A team of intrepid female tour guides is leading the way to a brighter future in a village in northern Lombok.
High on the slopes near the border of Lombok’s Mt Rinjani National Park, Katni Wati is leading the way, in more ways than one.
The 37-year-old mother-of-four has just shown us her village of Senaru and introduced us to the Sasak people who still live and work in the traditional manner.
As she guides us along the trail, past tobacco and coffee plantations, she tells us about her daughter’s hopes to one day go to university. Her daughter is 18 years old, the same age as my own. Her words take me back to the beginning of the year, to the anxious days waiting on exam results and the excitement of the news that my daughter had gained a place at her preferred university. There are just a few years difference in age between Katni and I, and I feel a bond, even though I know our lives are worlds apart.
Receiving a complete education and being financially independent is not common for women in these parts, with most Sasak women only completing junior high school before either marrying or helping the family through weaving or working in the plantations.
Katni is passionate about empowering the girls and women of her village and surrounding areas through her work as a guide. The first female mountain guide to take visitors to the summit of Mt Rinjani in 1995, Katni now leads a team of female guides and has trained up to 50 women. Her company, Rinjani Women Adventure, provides trekking tours of Mt Rinjani as well as the panorama walk we are now doing through the foothills to the Sendang Gile Waterfall.
Earlier, at the village, we were welcomed by a troupe of boys and young men who performed an impressive traditional folk dance. We were then taken to see some of the houses made of mud brick, bamboo and thatched rattan roofing. A young woman named Sari showed us inside and told us the houses were occupied by an average of two families of about 15 people at one time. As my eyes adjusted to the limited light, I tried to imagine what it must be like to live with so many others in such a small space with no dividing walls.
When someone asked why there were no windows to let light in, we were surprised to learn the reason for their absence was for the prevention of kidnapping of girls for marriage, which we were told was a regular occurrence. We then found out that this “kidnapping” is really what we would call the elopement of a young couple. After the couple run away together, the daughter’s family is forced to accept the marriage or risk being shamed in the village.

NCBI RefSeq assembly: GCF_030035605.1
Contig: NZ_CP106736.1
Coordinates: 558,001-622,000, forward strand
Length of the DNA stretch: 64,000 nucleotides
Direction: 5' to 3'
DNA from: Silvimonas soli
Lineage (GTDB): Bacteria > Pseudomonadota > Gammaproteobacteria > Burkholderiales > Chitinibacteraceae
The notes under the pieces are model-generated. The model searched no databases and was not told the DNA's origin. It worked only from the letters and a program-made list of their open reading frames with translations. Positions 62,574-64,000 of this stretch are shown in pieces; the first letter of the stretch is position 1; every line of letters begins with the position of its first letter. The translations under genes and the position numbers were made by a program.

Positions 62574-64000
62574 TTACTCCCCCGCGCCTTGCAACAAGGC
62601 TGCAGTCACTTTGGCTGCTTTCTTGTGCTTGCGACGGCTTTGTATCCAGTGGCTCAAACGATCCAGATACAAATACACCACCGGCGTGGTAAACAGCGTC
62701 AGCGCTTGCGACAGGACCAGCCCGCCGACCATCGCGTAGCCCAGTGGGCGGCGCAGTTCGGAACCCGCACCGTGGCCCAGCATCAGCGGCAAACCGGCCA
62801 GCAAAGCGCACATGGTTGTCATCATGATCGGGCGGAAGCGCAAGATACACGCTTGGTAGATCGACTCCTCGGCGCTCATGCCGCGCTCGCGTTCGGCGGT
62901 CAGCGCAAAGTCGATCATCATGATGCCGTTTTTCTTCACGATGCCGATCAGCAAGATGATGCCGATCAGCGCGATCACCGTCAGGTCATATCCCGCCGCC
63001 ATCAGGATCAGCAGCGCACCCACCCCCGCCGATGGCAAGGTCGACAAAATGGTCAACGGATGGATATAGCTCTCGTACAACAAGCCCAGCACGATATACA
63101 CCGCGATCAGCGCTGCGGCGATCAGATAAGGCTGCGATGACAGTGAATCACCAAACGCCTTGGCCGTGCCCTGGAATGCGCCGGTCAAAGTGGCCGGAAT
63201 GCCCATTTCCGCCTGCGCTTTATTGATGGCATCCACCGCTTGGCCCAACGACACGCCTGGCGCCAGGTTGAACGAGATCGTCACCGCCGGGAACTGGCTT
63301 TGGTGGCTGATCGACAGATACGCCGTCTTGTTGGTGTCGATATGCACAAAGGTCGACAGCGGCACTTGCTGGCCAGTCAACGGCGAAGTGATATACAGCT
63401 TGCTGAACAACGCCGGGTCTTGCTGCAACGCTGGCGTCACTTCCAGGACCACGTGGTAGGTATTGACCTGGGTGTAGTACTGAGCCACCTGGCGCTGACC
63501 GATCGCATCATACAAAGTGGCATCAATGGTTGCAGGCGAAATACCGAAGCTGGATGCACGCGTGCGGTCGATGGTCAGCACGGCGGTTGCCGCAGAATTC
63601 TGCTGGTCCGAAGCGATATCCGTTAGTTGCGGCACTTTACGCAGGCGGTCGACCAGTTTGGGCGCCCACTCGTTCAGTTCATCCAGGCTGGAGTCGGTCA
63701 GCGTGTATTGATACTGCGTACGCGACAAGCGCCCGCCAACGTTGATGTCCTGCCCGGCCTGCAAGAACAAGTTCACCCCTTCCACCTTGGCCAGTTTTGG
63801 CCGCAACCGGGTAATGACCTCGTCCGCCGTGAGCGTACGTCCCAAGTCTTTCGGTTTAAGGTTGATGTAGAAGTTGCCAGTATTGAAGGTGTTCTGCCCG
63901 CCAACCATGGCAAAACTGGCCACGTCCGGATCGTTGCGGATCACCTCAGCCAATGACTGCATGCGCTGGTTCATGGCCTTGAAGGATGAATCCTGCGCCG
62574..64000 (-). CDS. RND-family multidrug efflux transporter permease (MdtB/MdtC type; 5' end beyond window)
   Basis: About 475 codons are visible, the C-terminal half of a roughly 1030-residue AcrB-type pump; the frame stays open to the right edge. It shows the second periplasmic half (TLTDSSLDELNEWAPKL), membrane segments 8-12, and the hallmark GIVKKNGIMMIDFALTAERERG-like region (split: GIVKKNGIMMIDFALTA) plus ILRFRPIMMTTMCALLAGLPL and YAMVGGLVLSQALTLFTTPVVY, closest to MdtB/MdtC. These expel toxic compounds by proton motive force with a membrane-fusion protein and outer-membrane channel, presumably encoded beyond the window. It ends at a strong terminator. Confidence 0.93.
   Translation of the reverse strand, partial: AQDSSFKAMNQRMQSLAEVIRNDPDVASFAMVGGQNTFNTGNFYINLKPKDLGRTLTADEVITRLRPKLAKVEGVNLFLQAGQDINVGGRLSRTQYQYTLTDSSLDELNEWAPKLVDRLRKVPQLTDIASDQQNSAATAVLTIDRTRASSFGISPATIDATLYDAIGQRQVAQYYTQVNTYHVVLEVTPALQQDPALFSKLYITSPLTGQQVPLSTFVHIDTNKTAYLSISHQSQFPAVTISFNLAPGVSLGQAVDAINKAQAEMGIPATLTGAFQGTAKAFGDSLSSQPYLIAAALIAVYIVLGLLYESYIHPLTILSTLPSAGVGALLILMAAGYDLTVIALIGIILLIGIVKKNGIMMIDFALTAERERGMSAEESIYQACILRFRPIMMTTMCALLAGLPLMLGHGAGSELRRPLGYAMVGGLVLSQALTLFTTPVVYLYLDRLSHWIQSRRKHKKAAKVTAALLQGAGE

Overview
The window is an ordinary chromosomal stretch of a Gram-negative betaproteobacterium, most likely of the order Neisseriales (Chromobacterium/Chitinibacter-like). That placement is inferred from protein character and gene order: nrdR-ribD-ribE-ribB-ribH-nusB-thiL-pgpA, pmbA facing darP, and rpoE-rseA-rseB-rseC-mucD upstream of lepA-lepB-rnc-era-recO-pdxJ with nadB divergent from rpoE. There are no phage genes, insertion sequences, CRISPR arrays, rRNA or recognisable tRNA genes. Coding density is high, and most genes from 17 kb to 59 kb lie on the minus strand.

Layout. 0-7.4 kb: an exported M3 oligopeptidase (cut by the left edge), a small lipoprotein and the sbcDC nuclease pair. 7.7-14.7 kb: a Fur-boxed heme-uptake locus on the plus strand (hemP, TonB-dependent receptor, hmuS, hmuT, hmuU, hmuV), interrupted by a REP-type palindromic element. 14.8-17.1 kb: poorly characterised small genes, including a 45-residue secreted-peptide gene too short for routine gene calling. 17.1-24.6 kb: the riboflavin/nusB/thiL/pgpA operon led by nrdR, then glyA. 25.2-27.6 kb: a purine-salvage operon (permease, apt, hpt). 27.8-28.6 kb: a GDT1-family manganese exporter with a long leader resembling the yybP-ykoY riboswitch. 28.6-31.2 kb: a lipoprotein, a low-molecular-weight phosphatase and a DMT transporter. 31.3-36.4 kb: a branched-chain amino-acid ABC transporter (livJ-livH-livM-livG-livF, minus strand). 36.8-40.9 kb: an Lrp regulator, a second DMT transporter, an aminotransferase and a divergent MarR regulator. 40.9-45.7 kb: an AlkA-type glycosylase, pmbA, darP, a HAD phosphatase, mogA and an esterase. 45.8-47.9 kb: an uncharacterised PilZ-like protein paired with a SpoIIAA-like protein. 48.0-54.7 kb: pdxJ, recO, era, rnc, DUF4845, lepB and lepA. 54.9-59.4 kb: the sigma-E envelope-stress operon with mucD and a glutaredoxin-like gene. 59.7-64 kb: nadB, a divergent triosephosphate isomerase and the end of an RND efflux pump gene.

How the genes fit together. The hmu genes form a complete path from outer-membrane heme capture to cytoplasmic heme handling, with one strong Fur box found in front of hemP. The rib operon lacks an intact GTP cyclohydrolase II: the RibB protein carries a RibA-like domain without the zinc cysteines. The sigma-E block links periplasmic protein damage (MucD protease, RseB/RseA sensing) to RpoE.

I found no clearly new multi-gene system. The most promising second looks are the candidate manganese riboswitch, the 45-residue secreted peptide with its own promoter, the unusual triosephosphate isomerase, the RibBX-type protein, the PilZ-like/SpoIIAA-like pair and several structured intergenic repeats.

Back out in the sunshine, we walked through the village and watched as people attended their daily chores. Goats and chickens wandered freely and children gathered to play games under thatched shade. We watched a man pounding rice and a woman roasting coffee beans over a fire, who offered us some to shell and taste. Then a treat — pieces of fudge-like raw palm sugar, which I was reluctant to try at first but which turned out to be delicious. Before leaving the village, we were taken to the local primary school to hear the children sing for us. Some were able to speak some English, and once again Katni stressed the importance of education for the young girls of the village.
On the trail, I ask Katni how she learned to speak English so well. “My father was the cultural leader of the village and we used to have a lot of foreign visitors staying with us,” she says. “I learned to speak English by talking to them. Then I began taking them on tours. This is how I then became a guide.”
I wonder if she has encountered any opposition from the community to her work as a guide and her efforts to implement change. “Yes, of course,” she tells me. “They ask me why I want to go against the men. But I say to them that I don’t want to go against them. I want to help them. By doing what I’m doing and by being financially independent, I’m not only helping my husband to support our family, but I’m also helping the village too. I tell them it’s a good thing”’ As a guide, Katni says, she can earn six times what she would on the plantations, the average farming wage being 25,000 rupiah a day (about $2.50).
When we finally reach the cooling waters of the waterfall, I take the time to sit and relax as I watch mischievous monkeys try to steal snacks from tourists and our group of female guides laugh and joke together. It is refreshing to see these young women making a difference.
Our next stop is a local restaurant with amazing views over the waterfall reserve and rice paddies. We enjoy a lunch of simple but tasty local food and even though I enjoy the experience a great deal I can’t help feeling guilty. It is Ramadan and I’m aware the people serving us have not been able to eat or drink anything all day in the hot weather. I am also aware that the food we are eating is probably reserved mostly for tourists and of superior freshness and quality to what they have themselves most days.
As we say goodbye, I feel nothing but respect for these young guides of Senaru, who have welcomed us into their world and shared not only their home but also their hopes and dreams. And I feel optimistic for them and their ability to provide a path for a brighter future.
DisclaimerBonita Grima visited Lombok as a guest of Star Clippers.
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